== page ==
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09september20091Dharamshala: When Mr. Kunsang Tenzing was attending classes at Saint Joseph's University, little did he know that his inner passion—just a flicker at the time—to foster a sense of love and kinship for needy Tibetans would transform into a meaningful and worthwhile organization. Tenzin is now director of the Tibet Hope Center which offers classes in all levels of English conversation and grammar, and also initiates many much-needed community projects.

Tenzin began by teaching English to just three students in his spare time, but quickly saw the need and demand for much more.  At the same time, he was lucky enough to have a personal audience with His Holiness the Dalai Lama, and was told that he would be a good leader and encouraged to keep working hard.  Realizing how insightful the Dalai Lama’s advise was, Tenzin was moved to found the Hope Center.

The Tibet Hope Center was established in May 2007, and has since taught countless Tibetans the English language, making a positive difference in their lives, and helping them adjust to life in exile. "During our English classes we also explain the need for compassion and love," says Tenzin, explaining that, "Many students do not have any family or elders to teach them....we are their family."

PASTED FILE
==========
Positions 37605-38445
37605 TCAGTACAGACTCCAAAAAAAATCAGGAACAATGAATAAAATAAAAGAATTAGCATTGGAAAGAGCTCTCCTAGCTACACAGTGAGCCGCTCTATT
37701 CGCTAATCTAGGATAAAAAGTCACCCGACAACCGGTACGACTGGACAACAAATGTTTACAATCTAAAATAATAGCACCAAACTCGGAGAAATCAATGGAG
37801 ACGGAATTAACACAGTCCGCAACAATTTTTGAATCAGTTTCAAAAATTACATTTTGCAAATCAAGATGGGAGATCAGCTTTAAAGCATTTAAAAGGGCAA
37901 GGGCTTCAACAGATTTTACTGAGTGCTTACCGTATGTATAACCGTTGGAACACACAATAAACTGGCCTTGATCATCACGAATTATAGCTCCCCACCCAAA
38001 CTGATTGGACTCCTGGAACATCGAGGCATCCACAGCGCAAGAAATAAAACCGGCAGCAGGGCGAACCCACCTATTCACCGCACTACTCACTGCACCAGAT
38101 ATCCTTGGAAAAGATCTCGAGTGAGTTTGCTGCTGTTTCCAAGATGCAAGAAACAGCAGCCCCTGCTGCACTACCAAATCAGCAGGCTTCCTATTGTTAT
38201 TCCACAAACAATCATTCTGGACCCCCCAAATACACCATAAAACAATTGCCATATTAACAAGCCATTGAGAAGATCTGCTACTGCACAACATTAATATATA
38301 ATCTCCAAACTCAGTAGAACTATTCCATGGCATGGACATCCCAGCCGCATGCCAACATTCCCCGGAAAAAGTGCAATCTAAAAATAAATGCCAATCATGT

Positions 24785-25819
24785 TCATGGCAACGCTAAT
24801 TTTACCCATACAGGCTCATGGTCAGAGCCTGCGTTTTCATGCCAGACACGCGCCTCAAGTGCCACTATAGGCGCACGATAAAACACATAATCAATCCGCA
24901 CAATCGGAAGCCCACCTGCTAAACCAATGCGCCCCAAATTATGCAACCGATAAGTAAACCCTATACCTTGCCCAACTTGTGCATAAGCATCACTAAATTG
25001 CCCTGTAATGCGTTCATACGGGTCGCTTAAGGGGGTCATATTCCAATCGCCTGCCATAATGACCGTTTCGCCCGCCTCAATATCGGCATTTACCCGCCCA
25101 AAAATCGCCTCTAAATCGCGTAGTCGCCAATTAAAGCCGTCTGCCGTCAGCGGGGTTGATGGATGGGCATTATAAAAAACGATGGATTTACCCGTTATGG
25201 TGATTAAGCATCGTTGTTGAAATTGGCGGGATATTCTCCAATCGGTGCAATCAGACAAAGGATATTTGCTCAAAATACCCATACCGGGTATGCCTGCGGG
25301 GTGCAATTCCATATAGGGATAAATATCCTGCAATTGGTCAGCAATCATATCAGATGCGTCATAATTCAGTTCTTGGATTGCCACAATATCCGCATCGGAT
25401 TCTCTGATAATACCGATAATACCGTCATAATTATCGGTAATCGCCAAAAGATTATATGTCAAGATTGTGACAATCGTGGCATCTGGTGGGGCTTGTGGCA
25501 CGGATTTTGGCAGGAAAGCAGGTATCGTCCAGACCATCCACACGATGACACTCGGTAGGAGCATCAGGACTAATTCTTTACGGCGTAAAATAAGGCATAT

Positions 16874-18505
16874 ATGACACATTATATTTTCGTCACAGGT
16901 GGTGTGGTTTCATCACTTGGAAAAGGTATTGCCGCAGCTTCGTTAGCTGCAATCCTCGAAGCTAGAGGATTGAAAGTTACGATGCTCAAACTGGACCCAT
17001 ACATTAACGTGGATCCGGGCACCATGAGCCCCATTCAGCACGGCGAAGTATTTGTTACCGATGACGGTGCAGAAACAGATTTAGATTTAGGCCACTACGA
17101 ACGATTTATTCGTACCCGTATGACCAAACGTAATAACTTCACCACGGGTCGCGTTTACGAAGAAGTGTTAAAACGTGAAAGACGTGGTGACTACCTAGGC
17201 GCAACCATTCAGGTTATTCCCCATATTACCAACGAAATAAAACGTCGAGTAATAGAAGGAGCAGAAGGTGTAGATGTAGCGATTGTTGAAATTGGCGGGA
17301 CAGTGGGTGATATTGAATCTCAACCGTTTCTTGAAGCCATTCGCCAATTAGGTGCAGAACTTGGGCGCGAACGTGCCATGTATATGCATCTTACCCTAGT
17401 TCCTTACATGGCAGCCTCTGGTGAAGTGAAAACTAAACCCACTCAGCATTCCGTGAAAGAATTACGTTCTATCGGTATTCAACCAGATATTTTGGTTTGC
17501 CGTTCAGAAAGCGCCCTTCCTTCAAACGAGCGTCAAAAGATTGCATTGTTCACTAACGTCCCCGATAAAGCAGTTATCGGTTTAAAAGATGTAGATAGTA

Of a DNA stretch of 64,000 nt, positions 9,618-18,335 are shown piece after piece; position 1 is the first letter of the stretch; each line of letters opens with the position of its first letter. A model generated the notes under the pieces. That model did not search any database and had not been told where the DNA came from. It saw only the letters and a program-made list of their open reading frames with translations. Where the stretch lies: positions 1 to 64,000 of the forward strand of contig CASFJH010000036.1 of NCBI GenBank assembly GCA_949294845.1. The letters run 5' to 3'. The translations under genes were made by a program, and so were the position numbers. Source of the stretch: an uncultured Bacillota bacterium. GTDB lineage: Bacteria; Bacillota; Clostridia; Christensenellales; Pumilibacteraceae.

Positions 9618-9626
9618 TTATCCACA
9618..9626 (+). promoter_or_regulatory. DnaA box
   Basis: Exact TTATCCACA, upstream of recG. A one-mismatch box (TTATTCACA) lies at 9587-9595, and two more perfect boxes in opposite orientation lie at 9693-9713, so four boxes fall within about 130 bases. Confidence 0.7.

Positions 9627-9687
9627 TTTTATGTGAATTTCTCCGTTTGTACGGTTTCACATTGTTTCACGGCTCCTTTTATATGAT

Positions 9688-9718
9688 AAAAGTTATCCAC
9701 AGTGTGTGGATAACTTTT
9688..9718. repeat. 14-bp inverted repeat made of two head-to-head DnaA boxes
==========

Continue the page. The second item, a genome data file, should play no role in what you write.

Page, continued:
09september20092The center does have a distinct family atmosphere.  THC’s status as a small nongovernmental organization (NGO) enables its staff to recognize and understand many issues pertaining to different students.  According to Tenzin, "Some students are young and have a hard time adjusting to certain rules needed in larger NGOs....We are able to work more with them and help them...we are more grassroots.”

The Hope Center has also initiated many community projects the need arises. The Groovy Nannies project helps to meet local elders’ need for greater interaction with the community. In this project, students and volunteers visit the Jampaling Elders Home, where they play games with and host tea parties for the elderly residents. The Town Clean-Up project met an obvious necessity that had previously neglected by local bureaucracy.  Volunteers and students clean up the Temple, Bhagsu, and Jogiwara roads, making the town safer and more beautiful for residents and visitors.

In a place where Tibetan refugees’ need for hope is so urgent, the Tibet Hope Center answers this calling.  Its mission to give hope to both those Tibetans in dire need and those who could simply use a little more epitomizes compassion in its purest form.  "It's all about what we can do for someone else," concludes Tenzin. "It is good to give, it is good to help."

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